The United States has criticized Myanmar’s military leaders after they staged a coup in the Southeast Asian country on Monday, while it was still Sunday in the U.S. On top of that, President Joe Biden threatened sanctions if the military doesn’t change course.
Early Monday morning in Myanmar, the military took over the government and detained senior politicians such as Nobel Peace Prize laureate Aung San Suu Kyi.
Commander-in-Chief Senior Gen. Min Aung Hlaing will be in charge of the nation for one year, according to an announcement read on military-owned Myawaddy TV, per the Associated Press.
In a Sunday statement from Secretary of State Antony Blinken, the top U.S. diplomat said that the “United States expresses grave concern and alarm regarding reports that the Burmese military has detained multiple civilian government leaders, including State Counsellor Aung San Suu Kyi, and civil society leaders.”
Furthermore, the new secretary of state called on the military leaders to immediately “release all government officials and civil society leaders and respect the will of the people of Burma as expressed in democratic elections on November 8,” adding that the U.S. “stands with the people of Burma in their aspirations for democracy, freedom, peace, and development.”
While the multi-ethnic country has preferred the name Myanmar over Burma in the English language since 1989, the U.S. government continues to refer to it as the latter. It should be noted, however, that the term to describe people or things from Myanmar is still “Burmese.”
President Biden in a separate statement Monday threatened sanctions if Myanmar’s military doesn’t reverse course.
“The United States removed sanctions on Burma over the past decade based on progress toward democracy,” Biden said. “The reversal of that progress will necessitate an immediate review of our sanction laws and authorities, followed by appropriate action.”
You can follow Douglas Braff on Twitter @Douglas_P_Braff.
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Trump: Tanks to Ukraine could escalate to use of ‘NUKES’
Former President Donald Trump stated bluntly on Truth Social, “FIRST COME THE TANKS, THEN COME THE NUKES. Get this crazy war ended, NOW. So easy to do!”
Trump was referring to the escalation of war in Ukraine. He, like many other commentators and lawmakers, are warning that the decision to continue sending weapons – and now tanks – could potentially lead to the use of “nuclear weapons.”
It’s mission creep and it’s dangerous, they say.
Why? Because Russian President Valdimir Putin has indicated in two different speeches that he would use nuclear weapons to defend Russia, if needed. Those warnings are not just bluster but a very real possibility.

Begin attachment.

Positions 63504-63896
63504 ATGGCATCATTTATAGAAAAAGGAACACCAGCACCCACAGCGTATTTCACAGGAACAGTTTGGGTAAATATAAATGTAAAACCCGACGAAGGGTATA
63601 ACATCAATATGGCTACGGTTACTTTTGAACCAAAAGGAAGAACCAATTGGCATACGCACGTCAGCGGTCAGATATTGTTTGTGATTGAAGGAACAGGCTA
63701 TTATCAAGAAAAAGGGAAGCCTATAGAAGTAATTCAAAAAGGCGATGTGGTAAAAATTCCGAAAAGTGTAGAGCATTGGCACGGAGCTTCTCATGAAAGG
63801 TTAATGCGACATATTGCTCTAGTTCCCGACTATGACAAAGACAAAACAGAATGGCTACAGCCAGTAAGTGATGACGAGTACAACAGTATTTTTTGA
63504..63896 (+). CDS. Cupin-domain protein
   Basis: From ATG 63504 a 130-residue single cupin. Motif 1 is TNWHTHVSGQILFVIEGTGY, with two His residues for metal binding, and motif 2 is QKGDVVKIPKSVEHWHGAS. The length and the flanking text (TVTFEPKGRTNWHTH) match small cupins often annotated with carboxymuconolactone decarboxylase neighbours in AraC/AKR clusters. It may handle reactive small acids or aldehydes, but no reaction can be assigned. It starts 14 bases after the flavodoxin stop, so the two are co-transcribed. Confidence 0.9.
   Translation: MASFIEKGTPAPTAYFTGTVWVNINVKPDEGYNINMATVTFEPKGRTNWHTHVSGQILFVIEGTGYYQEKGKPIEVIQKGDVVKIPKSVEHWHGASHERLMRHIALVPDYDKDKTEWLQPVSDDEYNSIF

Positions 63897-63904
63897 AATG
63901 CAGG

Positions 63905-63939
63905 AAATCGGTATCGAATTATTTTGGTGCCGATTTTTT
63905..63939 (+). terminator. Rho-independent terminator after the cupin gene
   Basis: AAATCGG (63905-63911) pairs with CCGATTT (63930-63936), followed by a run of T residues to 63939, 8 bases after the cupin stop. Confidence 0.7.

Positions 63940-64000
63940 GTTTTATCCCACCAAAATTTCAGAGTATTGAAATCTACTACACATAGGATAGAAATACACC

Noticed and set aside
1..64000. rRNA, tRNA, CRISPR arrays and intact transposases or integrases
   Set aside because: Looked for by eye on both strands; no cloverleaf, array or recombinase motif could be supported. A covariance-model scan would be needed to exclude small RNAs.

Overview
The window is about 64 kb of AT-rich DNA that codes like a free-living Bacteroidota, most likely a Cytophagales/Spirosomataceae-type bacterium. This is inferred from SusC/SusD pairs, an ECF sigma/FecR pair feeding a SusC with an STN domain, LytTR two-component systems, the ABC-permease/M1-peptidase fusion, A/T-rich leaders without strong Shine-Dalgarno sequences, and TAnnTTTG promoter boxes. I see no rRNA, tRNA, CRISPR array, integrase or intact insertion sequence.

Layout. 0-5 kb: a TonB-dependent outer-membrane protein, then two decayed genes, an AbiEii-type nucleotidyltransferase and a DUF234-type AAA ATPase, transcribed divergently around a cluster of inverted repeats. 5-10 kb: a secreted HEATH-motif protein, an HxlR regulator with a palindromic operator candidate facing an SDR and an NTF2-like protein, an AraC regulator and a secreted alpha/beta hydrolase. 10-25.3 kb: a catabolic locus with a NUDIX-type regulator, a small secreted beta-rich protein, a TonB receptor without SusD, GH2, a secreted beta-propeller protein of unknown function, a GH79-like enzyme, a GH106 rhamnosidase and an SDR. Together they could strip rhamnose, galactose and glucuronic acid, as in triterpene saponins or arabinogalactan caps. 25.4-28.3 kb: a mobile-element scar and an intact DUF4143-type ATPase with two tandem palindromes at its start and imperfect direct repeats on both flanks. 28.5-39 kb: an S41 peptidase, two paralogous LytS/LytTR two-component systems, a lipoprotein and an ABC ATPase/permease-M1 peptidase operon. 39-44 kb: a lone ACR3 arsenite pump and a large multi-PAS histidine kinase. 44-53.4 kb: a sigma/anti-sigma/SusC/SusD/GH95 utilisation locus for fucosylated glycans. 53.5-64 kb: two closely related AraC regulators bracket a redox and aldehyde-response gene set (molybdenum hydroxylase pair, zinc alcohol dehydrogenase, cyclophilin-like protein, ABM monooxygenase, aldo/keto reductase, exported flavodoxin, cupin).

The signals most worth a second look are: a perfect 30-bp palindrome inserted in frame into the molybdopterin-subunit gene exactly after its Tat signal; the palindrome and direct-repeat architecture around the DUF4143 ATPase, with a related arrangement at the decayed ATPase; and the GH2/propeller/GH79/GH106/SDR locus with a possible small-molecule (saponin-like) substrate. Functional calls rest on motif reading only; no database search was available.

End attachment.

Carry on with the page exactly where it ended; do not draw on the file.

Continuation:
And the escalation of war is visible.
Russia launched 55 missiles strikes across Ukraine Thursday, leaving 11 dead. The strikes come one day after the United States and Germany agreed to send tanks to Ukraine in an effort to aide the country. 47 of the 55 missiles were shot down according to Ukraine’s Air Force command.
Eleven lives were lost and another 11 were injured additionally leaving 35 buildings damaged in the wake of the attacks. According to The New York Times, Denys Shmyhal, said in a post on Telegram. “The main goal is energy facilities, providing Ukrainians with light and heat,” he said.
Ukraine is now demanding that they need F-16 fighter jets. In a post on twitter Ukrainian lawmaker, Oleksiy Goncharenko said, “Missiles again over Ukraine. We need F16.”
Morning. Missiles again over Ukraine. We need F16.
— Oleksiy Goncharenko (@GoncharenkoUa) January 26, 2023
The US has abstained from sending advanced jets in the chances that a volatile decision could foster more dangerous attacks like former President Trump’s post on Truth referred to. If the US did authorize the decision to lend Ukraine the F-16 jets Netherlands’ foreign minister, Wopke Hoekstra, would be willing to supply them. According to The New York Times, Hoekstra told Dutch lawmakers, “We are open-minded… There are no taboos.”
F-16 fighter jets are complex to work on, they are not the average aircraft that can be learned in a matter of weeks. It can take months for pilots to learn how to fly these birds. European and US officials have the concern that Ukrainian forces could potentially use the jets to fly into Russian airspace and launch attacks on Russian soil.
Western allies are trying to avoid such a provocation, because that could lead to nuclear warfare in reference to what Putin has said he would do to defend his country.
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